“Jericho!” he cried, as the released prisoners, having held back warily until the color of the new-comers was known, ran forward. “The whole army is here. I feel as if I were in the Union lines.”
“Well, you ain’t, by a long shot,” Denby cried. “We’ve got a good hour’s march, and if you’re wise, Captain Sprague, you won’t waste time for any frills.”
“No time shall be wasted.—Jones, you and Dick take the rear. I, with Denby, will skirmish; and you, Corporal Kane, shall command the center. No firing, remember, unless superior force assails us.—Gabe, stick to the waterside as closely as you can, but make the shortest cut to the bridge.”
Gabe was the most delighted darkey in all Virginia for the next hour. He led them swiftly and surely, and why shouldn’t he? He had passed all his life in the vicinity, and with the first beams of the sun he pointed to a narrow wooden bridge.
“Dar’s whar de pickets fire across.”
As they passed the bridge a loud sound of rushing horses could be heard in the distance.
“Dick, you take two men and hurry down the road to assure our pickets that we are friends. We’ll take up the planks to give them time!” Jack shouted, and Dick, with two of the rescued prisoners, dashed away. Many hands and high hope made short work of the light timbers. As the pursuing cavalry turned the bend in the road, in sight of the bridge. Jack’s squad gave them a volley and then dashed into cover. The fire was returned. Dick, coming back at a run, with a dozen dismounted men, heard the bullets whistling over his head and saw Jack’s posse dispersing to the right and left in the bushes. All were forced into the woods, as the rebels commanded the highway.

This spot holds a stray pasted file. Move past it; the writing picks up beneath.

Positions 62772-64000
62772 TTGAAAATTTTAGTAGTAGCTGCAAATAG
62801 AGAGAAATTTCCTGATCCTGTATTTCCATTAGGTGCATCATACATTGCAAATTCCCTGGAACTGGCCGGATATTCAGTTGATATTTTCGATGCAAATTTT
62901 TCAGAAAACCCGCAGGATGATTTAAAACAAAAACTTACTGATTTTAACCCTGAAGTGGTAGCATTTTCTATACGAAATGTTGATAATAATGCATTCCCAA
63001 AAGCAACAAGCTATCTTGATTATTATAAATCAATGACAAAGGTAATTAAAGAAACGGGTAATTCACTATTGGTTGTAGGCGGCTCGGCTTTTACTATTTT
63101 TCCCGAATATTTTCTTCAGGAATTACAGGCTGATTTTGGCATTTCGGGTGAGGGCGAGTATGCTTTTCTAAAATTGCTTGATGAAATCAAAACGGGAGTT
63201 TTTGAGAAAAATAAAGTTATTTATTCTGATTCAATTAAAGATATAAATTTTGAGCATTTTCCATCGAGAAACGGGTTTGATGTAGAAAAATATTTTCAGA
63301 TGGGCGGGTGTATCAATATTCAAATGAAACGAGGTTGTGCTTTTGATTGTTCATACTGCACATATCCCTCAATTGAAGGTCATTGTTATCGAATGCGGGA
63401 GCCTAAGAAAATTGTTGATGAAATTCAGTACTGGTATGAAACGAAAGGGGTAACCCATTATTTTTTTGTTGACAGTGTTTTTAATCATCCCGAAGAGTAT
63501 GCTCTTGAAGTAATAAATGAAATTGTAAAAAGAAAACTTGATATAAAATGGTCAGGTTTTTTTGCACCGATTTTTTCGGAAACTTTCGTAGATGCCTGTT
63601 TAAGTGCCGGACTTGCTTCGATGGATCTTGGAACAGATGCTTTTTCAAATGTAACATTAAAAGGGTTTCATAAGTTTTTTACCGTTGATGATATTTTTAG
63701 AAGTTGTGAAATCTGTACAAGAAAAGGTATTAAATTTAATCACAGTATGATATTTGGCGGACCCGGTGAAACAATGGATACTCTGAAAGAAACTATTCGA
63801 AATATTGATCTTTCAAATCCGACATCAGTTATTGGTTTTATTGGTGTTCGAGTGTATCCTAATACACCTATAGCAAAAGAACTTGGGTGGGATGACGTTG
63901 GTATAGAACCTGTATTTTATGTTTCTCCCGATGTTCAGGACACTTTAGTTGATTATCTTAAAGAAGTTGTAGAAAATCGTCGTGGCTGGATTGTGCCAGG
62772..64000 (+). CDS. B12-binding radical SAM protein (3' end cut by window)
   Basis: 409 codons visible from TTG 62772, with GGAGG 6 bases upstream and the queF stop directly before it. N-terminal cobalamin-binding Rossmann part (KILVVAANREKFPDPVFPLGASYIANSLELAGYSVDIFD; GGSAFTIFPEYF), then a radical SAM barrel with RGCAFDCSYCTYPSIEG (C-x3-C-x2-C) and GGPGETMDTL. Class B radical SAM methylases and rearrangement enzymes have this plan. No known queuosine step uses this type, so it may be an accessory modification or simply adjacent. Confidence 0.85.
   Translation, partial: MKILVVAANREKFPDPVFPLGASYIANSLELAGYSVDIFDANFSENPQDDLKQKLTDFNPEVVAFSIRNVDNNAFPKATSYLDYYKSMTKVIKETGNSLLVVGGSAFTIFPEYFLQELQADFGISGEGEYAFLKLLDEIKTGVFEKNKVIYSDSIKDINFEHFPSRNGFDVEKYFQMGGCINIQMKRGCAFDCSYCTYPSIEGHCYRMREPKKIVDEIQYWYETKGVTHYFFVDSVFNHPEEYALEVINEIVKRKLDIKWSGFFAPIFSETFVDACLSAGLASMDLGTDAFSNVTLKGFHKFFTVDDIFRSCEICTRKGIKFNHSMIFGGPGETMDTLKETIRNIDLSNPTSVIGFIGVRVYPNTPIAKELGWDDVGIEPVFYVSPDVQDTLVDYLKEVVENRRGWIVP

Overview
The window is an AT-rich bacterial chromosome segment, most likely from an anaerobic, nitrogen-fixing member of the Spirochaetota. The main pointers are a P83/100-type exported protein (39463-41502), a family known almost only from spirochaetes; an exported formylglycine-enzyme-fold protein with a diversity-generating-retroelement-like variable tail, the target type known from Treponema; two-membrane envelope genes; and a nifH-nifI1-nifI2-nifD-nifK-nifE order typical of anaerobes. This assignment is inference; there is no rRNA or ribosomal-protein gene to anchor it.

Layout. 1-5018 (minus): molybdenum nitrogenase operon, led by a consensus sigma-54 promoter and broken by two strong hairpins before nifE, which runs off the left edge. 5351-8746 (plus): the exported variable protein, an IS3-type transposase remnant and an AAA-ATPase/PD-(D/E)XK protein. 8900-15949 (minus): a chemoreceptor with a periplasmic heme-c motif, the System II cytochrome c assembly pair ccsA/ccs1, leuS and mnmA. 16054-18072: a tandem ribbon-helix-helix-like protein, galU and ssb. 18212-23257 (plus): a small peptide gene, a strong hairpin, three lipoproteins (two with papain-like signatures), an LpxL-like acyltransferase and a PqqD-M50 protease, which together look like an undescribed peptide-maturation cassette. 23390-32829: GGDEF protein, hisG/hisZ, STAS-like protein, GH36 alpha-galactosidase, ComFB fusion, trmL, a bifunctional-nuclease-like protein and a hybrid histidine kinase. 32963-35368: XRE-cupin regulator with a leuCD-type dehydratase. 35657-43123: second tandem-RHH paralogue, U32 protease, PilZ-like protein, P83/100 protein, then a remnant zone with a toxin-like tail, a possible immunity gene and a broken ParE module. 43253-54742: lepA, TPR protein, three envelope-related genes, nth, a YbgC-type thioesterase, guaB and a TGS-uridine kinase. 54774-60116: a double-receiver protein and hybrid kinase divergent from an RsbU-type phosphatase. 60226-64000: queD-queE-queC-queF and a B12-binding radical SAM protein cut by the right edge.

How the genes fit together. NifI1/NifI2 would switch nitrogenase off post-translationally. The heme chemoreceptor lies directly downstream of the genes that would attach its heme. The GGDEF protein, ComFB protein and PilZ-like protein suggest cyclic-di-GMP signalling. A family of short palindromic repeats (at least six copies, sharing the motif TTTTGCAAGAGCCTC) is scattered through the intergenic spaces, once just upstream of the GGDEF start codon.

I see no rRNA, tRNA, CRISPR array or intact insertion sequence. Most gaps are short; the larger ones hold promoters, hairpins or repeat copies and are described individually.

“Where is Jack?” Dick asked, rushing among the men. No one had noticed him in the panic. He was not in the huddle that cowered in the reeds to escape the balls, still hurtling viciously over the open. With a cry of rage and despair, Dick flew into the road, and there, not a hundred yards from the bridge, he saw the well-known figure prone on the red earth motionless—dead? Heedless of the warning cries of the others, Dick tore madly to the body, and with a wild cry fell upon the lifeless figure, weltering in blood.
“THE ABSENT ARE ALWAYS IN THE WRONG.”
Under Vincent’s ardent escort Mrs. Sprague and Merry traveled from Richmond northward in something like haste and with as much comfort as was possible to the limited means of transportation at the command of the Confederate commissary. Even in those early days of the war, the railway system of the South was worn out and inadequate. Such a luxury as a parlor car was unknown. The trains were filled with military personages on their way to the field. Mrs. Sprague and Merry were the only women in the car in which they passed from Richmond to Fredericksburg.